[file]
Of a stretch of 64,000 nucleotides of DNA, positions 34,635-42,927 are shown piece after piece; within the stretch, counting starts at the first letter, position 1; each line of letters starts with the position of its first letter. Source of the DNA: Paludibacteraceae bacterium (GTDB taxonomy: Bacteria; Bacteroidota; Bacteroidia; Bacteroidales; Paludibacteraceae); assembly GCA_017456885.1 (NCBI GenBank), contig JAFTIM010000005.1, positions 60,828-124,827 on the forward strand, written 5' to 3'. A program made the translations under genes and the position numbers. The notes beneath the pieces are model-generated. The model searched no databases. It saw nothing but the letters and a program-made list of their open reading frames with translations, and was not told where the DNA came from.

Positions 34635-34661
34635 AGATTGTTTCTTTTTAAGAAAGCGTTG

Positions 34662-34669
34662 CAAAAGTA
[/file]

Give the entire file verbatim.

Of a stretch of 64,000 nucleotides of DNA, positions 34,635-42,927 are shown piece after piece; within the stretch, counting starts at the first letter, position 1; each line of letters starts with the position of its first letter. Source of the DNA: Paludibacteraceae bacterium (GTDB taxonomy: Bacteria; Bacteroidota; Bacteroidia; Bacteroidales; Paludibacteraceae); assembly GCA_017456885.1 (NCBI GenBank), contig JAFTIM010000005.1, positions 60,828-124,827 on the forward strand, written 5' to 3'. A program made the translations under genes and the position numbers. The notes beneath the pieces are model-generated. The model searched no databases. It saw nothing but the letters and a program-made list of their open reading frames with translations, and was not told where the DNA came from.

Positions 34635-34661
34635 AGATTGTTTCTTTTTAAGAAAGCGTTG

Positions 34662-34669
34662 CAAAAGTA